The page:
By now just about every Bills fan has tried to find a way to work the NFL draft trade value chart to get Buffalo up from picks 21 and 22 in round one to the top of the board where the top quarterback prospects figure to be selected. Buffalobills.com talked to some national reporters at the Senior Bowl, who echoed some of GM Brandon Beane's thoughts on being disciplined and not overpaying to chase quarterback talent.
"They did such a masterful job last year getting the extra first-round pick and still drafting a stud at corner in Tre'Davious White," said NFL Network Insider, Ian Rapoport of the Bills. "The reason you get all these picks is not necessarily to go give them away the next year and jump up. I think they can move around. They certainly have the artillery to move around. But it's not like saying, 'They have two ones next to each other so they can use those and move up to five.'"
"I think we're going to see a run and probably see four quarterbacks all go in the top 10 there. The cost of what it would be, I don't know," said NFL.com draft analyst Daniel Jeremiah. "You do all this work to accumulate all these picks, I don't know if you want to part with all of them in a gamble to try to get up there and get one of those four."
As far as quarterbacks who could still be on the board when the Bills are on the clock at 21, provided they choose to stay there, is Oklahoma State QB Mason Rudolph.
"I think he'll be there," said Jeremiah of Rudolph. "You talk to people around the league they're all over the map on him. You love his size, the production that he brings. He throws a really pretty deep ball. I want to see if he can drive the ball down the field to see if the arm matches the body. Unfortunately, with the foot injury we don't get the chance to see him out here this week.
"I think a majority of teams have him in that second round range, but this wouldn't be the first time we see a guy targeted in the second round sneak up into the bottom of the first."
Whether the Bills go quarterback with their first pick or not, Rapoport just doesn't see the Buffalo front office making a rash move to chase quarterbacks.
"First of all, the evaluation has to match. I think we could see four quarterbacks, at least three in the top 10. Are those the guys they have rated as ones and everyone else not so much? So first it comes down to the evaluation," Rapoport said. "I'm just not convinced that this is a leadership that's going to take their picks and trade them. You lose value there when you just jump up and make the biggest trade you can."
And as enticing as some of the quarterback talent might be, there are issues to sort out with each of them.
"It's a fascinating quarterback draft because there's a lot of talent and there's depth, but every single guy has question marks," said ESPN college football analyst Greg McElroy. "It comes down to how comfortable are you taking a guy with those question marks and would you be willing to adapt an offense around him?"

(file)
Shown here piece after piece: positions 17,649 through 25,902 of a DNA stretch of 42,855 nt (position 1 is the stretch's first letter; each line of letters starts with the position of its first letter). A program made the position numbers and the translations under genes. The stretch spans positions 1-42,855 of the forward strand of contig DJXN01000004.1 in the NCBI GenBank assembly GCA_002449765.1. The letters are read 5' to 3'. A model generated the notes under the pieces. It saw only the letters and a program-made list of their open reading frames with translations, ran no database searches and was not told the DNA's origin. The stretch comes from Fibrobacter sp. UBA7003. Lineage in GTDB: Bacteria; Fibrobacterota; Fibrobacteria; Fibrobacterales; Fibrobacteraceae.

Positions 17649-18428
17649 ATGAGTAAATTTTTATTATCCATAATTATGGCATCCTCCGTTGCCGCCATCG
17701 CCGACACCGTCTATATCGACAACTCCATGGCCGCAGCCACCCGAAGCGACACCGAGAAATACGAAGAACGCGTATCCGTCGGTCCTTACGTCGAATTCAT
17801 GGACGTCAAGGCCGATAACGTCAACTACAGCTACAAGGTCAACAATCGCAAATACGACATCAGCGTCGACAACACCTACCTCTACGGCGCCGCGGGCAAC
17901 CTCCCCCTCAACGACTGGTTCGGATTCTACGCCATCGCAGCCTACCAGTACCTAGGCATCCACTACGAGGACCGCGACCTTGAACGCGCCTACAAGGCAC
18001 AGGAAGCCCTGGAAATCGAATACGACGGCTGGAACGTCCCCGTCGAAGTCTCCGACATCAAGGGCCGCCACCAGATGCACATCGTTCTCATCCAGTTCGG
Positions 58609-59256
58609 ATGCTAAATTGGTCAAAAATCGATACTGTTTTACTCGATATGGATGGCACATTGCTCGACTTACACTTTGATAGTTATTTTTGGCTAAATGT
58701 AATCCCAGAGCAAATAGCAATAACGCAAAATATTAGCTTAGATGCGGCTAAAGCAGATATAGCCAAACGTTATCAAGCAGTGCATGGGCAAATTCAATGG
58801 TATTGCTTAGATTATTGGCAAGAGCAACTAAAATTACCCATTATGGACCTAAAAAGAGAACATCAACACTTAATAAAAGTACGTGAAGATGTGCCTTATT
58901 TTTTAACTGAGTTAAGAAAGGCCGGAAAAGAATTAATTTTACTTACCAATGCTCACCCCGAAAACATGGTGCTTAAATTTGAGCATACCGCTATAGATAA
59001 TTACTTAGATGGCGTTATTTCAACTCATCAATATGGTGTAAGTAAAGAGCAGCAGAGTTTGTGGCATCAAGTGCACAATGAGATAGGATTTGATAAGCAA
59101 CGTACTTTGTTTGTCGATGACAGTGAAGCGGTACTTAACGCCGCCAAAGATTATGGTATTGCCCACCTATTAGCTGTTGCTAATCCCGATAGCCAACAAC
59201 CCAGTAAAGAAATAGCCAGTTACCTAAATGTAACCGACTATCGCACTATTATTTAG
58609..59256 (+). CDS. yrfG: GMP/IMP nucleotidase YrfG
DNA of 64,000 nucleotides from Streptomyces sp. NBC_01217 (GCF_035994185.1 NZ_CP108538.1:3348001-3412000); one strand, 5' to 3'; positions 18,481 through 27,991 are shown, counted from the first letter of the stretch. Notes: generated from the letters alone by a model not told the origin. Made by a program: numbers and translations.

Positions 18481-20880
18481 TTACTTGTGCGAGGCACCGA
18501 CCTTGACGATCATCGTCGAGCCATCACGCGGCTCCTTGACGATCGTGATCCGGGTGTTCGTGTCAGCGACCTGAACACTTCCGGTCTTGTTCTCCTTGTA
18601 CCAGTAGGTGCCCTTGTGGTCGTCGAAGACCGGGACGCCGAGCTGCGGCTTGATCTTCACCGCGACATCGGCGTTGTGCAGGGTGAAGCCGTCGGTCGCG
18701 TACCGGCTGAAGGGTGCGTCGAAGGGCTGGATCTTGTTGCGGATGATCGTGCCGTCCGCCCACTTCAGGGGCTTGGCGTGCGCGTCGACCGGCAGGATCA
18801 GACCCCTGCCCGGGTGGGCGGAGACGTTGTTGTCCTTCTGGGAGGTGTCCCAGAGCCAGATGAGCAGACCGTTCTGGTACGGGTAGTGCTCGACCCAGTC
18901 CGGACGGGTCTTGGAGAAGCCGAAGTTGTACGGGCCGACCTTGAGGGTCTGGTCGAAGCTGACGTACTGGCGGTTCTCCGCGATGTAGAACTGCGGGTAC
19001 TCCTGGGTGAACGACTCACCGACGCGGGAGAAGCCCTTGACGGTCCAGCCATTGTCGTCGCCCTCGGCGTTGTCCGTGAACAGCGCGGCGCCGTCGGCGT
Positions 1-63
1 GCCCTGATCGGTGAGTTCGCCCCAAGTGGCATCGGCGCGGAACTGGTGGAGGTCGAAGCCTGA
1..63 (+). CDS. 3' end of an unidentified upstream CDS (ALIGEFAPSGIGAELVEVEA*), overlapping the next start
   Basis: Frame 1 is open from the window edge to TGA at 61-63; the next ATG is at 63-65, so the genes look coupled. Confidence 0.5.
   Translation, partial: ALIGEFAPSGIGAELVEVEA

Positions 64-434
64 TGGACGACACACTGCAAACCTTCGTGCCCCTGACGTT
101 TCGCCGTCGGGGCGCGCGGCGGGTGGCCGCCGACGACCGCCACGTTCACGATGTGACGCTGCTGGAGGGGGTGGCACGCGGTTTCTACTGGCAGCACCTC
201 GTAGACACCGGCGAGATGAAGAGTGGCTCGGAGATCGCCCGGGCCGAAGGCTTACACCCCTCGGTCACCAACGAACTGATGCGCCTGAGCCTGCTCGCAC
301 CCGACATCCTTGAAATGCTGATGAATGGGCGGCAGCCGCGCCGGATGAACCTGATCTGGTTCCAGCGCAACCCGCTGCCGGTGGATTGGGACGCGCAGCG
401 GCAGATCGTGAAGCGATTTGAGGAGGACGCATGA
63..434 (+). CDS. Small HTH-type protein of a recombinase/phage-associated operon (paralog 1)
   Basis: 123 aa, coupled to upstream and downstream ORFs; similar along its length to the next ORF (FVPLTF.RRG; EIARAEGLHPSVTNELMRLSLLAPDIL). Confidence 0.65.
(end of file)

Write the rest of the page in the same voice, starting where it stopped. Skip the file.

For McElroy the only one worth doing that for is this year's Heisman Trophy winner.
"Baker Mayfield might be one of the best college quarterbacks we've seen in some time," he said. "But is he going to be able to mold into the traditional style of offense? Or do you want to create an offensive mentality involving RPOs and involving some of those zone read concepts that he ran so effectively at Oklahoma? I would expect to see all four of those guys to come off the board a lot earlier than most project because there are so many quarterback needy teams in the top 10.
"If I was an owner or a head coach I would absolutely roll the dice on Mayfield. In a heartbeat because I know how much the game means to him."
So where does that leave the Bills?
"You're probably more likely to address some of your other needs," said Jeremiah. "In my opinion just continue to fortify the trenches on both sides of the ball."
And ideally Jeremiah would address the defensive side of the ball first. With two of the Bills veteran defensive tackles set to become free agents along with two of their veteran linebackers, early draft commitment to the front seven makes sense.
"I think this is a good draft to get that done," said Jeremiah. "You look out here on the field this week and you see a guy like Harrison Phillips from Stanford and his stock continues to climb. Da'Ron Payne is not in this game, but he's one of the more interesting players coming out of Alabama. Those guys would look really good in that Buffalo front and playing in that division where you want to be really strong up the middle. They'll have some options there."
Jeremiah and Rapoport still wouldn't rule out a trade of some kind where the Bills move a few spots up or down to land a coveted prospect that's still on the board. But you can't make a move unless there's a team willing to work with you.
"We can all talk about how there are some great quarterbacks that are going to be gone early and everyone is going to trade up," Rapoport said. "To make a trade happen, someone actually has to want to do it.
"So if you're the Broncos you'll have opportunities to trade out at five, but maybe they'll just want to take the quarterback. There are going to be a bunch of teams there who are going to get crazy offers. Well what is it worth to give up on your possible franchise quarterback?
"It's like when the Browns traded out a couple of years back. Yes, they got a really good deal, but they didn't get Carson Wentz or Jared Goff. So how good is that deal really? And that's the question now."